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Love Is Hell
|Price:||CDN$ 12.66 & FREE Shipping on orders over CDN$ 25. Details|
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Japanese only 2 CD re-issue of his ace 2003 album now includes a bonus disc of seven additional tracks, three of which were only released on the UK EP's, 'Halloween', 'Caterwaul', 'Fuck the Universe' and the remaining four are previously unreleased; 'Twice as Bad as Love', 'Father's Son', 'Gimme Sunshine' and 'Black Clouds'. 23 tracks in all. Universal. 2007.
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Top Customer Reviews
"Love Is Hell" (16 tracks, 65 min.) is of course the true follow-up album to 2001's "Gold" and a great collection of Ryan Adams whining and pining at his best. Standout tracks include "This House is Not For Sale", the haunting Oasis-cover "Wonderwall", "The Shadowlands", "I See Monsters" and "Hotel Chelsea Nights".
Nothing wrong with the music here. Why the label rejected this album is a mystery (probably the same suits that rejected Wilco's "Yankee Hotel Foxtrot"). To now issue "Love is Hell" as a true album, mere months after issuing this same collection of songs on separate EPs, is outrageous. I used to think Lost Highway Records was a cool label, not like the "major" labels. Guess I've been proven wrong...
Adams starts off with a sweet piano solo that blossoms into the thoughtful "Political Scientist." Then he sets off on a slightly uneven path of downbeat ballads ("Afraid Not Scared," the piano-led "Avalanche") and meditative rockers (the slow "City Rain City Streets," the bland title song), before rounding off on the melancholy "Hotel Chelsea Nights."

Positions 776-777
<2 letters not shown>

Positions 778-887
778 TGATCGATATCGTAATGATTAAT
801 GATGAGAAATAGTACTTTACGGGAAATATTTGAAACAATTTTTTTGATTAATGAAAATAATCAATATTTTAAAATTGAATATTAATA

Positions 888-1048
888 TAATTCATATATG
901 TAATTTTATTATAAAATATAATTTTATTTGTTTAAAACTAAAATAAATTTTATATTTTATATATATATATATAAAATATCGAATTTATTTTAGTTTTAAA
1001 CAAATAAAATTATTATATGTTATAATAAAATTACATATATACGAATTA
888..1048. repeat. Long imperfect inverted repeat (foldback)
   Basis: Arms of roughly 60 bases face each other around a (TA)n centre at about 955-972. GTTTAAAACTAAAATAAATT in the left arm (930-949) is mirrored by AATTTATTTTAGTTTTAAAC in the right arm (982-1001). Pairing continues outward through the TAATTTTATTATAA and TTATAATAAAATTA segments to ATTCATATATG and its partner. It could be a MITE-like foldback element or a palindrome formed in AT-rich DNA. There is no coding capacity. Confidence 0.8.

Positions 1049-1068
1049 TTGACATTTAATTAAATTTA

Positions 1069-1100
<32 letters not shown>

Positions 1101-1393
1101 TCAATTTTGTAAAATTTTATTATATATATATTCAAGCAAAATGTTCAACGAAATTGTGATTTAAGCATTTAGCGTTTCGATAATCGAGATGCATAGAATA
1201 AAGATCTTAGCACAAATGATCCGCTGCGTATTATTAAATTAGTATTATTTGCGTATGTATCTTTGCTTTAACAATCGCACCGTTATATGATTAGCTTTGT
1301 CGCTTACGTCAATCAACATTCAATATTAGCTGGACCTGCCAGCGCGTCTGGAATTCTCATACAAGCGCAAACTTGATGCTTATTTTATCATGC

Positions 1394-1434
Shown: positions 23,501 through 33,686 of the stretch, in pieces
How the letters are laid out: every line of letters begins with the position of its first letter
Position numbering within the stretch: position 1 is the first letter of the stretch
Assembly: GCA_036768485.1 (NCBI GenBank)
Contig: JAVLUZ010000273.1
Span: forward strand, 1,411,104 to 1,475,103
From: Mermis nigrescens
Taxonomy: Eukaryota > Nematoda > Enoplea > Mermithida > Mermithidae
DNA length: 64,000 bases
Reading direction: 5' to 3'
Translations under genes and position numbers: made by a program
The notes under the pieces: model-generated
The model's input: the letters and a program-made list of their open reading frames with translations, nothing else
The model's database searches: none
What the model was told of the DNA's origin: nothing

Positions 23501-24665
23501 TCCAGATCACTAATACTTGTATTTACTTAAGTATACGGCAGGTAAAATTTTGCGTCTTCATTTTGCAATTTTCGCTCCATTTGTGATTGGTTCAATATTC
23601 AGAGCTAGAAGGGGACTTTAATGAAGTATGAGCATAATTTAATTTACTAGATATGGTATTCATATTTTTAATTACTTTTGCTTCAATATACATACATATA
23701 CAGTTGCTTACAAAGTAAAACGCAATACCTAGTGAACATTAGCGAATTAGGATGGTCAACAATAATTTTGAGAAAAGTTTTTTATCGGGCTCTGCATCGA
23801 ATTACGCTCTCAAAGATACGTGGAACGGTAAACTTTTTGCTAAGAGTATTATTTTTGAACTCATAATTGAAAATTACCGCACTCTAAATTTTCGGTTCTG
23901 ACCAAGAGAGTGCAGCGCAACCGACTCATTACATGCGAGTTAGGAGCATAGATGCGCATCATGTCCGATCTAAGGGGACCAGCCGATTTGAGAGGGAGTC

The story of "Love is Hell" is a little strange. Adams created the "Love is Hell" album, only to have it rejected, split in half and released separately, then mashed back together as a single disc. Music execs -- who knows what they think? But the single-disc "Love is Hell" is in some ways better than its separate halves. It feels more cohesive and smooth.
Adams eschews the usual rock instrumentals for a sleeker sound, full of piano solos and spare guitar riffs. His singing is sad, but shows signs of optimism; he wears his heart on his sleeve, and uses it as a guitar pick. And the songwriting is at worst good, at best excellent. "I am going to push them away/falling through the leaves of the winter trees/drowning slowly..." he tells us. And he sounds like he means it.
Now one album (as it was meant to be), Ryan Adams' "Love is Hell" is a dark, chilly, whisky-soaked collection of outstanding rock'n'roll. Love may be hell, but it's a well-crafted hell.
What can I say about Love Is Hell that hasn't already been said? I could say it's brilliant, but we know that. I could talk about the standout tracks, but each track slips easily and sadly into the next one and the next one. Adams hits us in this delectable offering, with lyrics that are downright, dirty depressing. These are not happy songs. They talk about drug-addicted parents, good people's children succumbing to a cruel world, lost loves, being alone, and all of them denote a feeling of utter hopelessness. The album's title track is oddly humorous, but to the point where it's even sadder. But regardless of this inherent depression, this album is like nothing else ever heard by human ears. It is immensely complicated in its delivery, and completely emotional. If one can argue that it is a concept album, it would be easy to say that Adams' character in this utter work of art is a genius (judging by the clever lyrics and the lyrics of the opening track, 'Political Scientist') who has just lost everything, and is on the road to ruin. At the end of the album, he is alone in a room at the Hotel Chelsea, reflecting on his life and losses, and discusses how tired he is of the room and 23rd Street. He's high and lonely. And this is where it leaves us. We can only assume the outcome.Read more ›